His turnover rate - a better statistic than turnovers per minute, but also one that I've found harder to accurately calculate on my own on a monthly basis - also went down to 22.7%, which is still a little high, but much, much better than the 30-31% we've seen from him previously.
In total, Anthony Clemmons had a nice bounce back season after a rough sophomore slump. Hopefully he can keep that momentum going into a solid senior season.
Looking at his points per game and points per minute, we get more evidence that his junior season was a nice bounce back. If we look at his shooting tendencies, we can see that he accomplished similar numbers to his freshman season, but in a different way as a junior.
As a freshman and even as a sophomore, he showed a roughly equal likelihood of attempting a shot that was either near the rim, a two-point jumper, or a three-point jumper. But as a junior, his long twos turned into threes, which is good because he tends to shoot those better anyway. (Are you reading this, Mr. Uthoff?)
With the drop in turnovers this season, Clemmons' ability to shoot approximately 37% from downtown is probably the most consistent part of his offensive game. And if we look at his scoring profile, you can see that the increased attempts from outside changed where he got all of his offensive value from as a junior.
Instead of getting almost half of his value from inside the three-point line, he got about 40% of it from outside of it and split the rest mainly between shots near the rim and free throws.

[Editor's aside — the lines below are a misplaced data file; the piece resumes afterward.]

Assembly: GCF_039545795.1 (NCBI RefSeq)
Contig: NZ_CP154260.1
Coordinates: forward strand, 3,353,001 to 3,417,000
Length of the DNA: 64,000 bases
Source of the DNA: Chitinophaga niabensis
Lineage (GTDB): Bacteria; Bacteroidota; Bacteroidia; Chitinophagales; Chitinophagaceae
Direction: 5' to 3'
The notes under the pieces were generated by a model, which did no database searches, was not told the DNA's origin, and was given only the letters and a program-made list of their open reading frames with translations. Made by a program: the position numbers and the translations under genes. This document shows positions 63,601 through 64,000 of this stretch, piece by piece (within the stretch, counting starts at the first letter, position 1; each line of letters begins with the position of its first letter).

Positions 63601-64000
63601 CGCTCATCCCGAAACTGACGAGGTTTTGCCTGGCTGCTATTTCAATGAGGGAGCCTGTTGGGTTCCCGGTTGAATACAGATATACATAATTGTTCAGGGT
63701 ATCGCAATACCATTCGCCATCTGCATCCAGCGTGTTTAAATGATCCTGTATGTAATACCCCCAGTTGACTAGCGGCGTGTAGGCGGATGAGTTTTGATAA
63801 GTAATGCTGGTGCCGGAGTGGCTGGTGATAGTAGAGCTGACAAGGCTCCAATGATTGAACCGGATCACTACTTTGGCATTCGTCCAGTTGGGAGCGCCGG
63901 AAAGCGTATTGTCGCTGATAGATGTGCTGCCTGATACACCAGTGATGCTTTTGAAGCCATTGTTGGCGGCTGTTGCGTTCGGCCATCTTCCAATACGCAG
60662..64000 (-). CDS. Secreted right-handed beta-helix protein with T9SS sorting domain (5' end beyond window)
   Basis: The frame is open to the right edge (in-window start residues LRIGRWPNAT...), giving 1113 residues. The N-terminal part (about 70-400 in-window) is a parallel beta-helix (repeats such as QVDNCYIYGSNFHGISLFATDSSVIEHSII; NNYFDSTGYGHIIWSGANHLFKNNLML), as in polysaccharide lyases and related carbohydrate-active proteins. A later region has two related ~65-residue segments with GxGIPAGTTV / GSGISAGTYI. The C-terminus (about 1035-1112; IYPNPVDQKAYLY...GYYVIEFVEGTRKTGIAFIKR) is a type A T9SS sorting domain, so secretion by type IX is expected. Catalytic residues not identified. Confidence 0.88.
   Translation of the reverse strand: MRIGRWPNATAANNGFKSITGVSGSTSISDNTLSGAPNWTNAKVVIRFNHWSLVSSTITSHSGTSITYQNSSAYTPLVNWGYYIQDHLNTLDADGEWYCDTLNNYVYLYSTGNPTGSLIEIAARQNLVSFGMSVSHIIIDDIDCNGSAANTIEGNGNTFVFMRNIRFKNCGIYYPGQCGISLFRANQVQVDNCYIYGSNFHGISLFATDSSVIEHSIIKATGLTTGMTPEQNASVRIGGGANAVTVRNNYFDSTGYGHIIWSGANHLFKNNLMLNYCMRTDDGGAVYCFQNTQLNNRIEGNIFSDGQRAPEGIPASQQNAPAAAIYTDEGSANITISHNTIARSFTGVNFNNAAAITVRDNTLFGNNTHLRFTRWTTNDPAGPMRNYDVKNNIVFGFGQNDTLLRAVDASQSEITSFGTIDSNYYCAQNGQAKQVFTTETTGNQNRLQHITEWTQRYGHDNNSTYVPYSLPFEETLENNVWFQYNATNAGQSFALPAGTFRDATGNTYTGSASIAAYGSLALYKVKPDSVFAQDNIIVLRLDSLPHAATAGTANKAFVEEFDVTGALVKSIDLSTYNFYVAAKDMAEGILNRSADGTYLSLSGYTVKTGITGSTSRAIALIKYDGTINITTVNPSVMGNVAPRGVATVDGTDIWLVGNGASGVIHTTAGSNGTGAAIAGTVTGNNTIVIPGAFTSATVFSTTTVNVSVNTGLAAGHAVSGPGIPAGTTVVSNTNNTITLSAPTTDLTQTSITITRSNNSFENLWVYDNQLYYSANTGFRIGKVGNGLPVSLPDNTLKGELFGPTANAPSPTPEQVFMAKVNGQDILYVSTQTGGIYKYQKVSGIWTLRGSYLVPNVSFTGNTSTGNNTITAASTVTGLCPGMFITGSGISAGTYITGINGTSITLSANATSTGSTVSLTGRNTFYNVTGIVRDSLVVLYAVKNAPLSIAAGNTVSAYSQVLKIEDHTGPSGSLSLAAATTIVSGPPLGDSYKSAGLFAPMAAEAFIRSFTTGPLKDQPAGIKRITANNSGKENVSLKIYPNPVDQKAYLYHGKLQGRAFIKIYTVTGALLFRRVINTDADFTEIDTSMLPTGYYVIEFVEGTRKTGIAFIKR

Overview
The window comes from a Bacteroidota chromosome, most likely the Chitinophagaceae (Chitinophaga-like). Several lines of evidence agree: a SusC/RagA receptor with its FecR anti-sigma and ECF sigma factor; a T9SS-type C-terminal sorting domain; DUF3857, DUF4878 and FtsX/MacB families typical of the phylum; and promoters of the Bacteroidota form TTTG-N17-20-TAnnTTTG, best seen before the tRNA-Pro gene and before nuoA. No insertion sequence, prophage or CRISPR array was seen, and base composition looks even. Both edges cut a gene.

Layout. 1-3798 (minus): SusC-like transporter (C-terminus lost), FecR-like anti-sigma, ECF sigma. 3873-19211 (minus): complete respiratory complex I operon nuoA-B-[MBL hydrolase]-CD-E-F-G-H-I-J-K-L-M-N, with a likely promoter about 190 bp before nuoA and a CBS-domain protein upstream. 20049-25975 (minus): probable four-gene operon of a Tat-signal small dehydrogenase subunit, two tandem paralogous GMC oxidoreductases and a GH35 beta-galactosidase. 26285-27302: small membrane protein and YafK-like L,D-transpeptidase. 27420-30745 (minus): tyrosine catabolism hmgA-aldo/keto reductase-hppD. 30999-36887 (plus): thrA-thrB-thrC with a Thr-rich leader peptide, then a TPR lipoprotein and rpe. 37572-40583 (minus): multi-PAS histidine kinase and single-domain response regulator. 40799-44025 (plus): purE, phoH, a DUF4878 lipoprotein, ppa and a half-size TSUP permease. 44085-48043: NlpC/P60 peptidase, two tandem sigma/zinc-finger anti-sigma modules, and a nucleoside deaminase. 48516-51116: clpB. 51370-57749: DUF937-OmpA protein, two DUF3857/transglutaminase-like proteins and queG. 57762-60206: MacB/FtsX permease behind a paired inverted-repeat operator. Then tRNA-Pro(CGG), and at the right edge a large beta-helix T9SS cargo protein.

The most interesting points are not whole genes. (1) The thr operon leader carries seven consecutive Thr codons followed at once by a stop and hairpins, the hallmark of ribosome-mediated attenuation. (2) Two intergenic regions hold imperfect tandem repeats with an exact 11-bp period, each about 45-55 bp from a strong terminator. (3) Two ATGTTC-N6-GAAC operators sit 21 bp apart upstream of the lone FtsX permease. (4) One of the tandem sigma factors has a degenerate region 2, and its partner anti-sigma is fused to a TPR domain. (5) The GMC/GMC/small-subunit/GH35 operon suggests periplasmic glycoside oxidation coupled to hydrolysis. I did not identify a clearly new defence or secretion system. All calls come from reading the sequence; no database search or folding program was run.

Of course, in addition to the shooting and scoring, we see again that Clemmons also cut his turnovers this year.
We also see the assists drop, but that could have been because he was making less-risky passes than he was in the past, which also was why his turnovers fell. Or it also could have been that he was shooting the ball from distance more often, rather than driving and finding the open man. It's all give and take. If a player makes one change to their game, it's usually going to affect other parts of it, too.
But the increased three-point shooting and the lower turnover numbers were good enough to make his junior year the best season he's had in an Iowa jersey from a win shares perspective.
Not only did he up his total win shares this season, but he also increased his win shares per 40 minutes while playing more minutes than he ever has before (20 per game). I know I've spent the majority of this post talking about Clemmons' offensive changes, but win shares reminds us that he still gets the majority of his value on the defensive side of the basketball. Sapp is a great on-ball defender, and if he can continue to shoot well from long range and keep his turnovers low (and possibly up his assists) he should be in for a nice final season as a Hawkeye.
Well, I've kind of already given this away multiple times throughout the post, but the keys for Clemmons next year are: 1) Keep playing great defense; 2) Keep shooting and making threes; 3) Continue to cut the turnovers down (preferably below 20%); and, this last one is not a necessity, but 4) Increase his assist rate a little bit.
If he can do all of those things, he should be a more than serviceable backup point guard for the Hawkeyes come next season. I don't necessarily expect him to do all of those things because rarely does a player develop so perfectly, but if he can avoid taking a step back next year, he should have a fine senior campaign.
Next Up: Peter Jok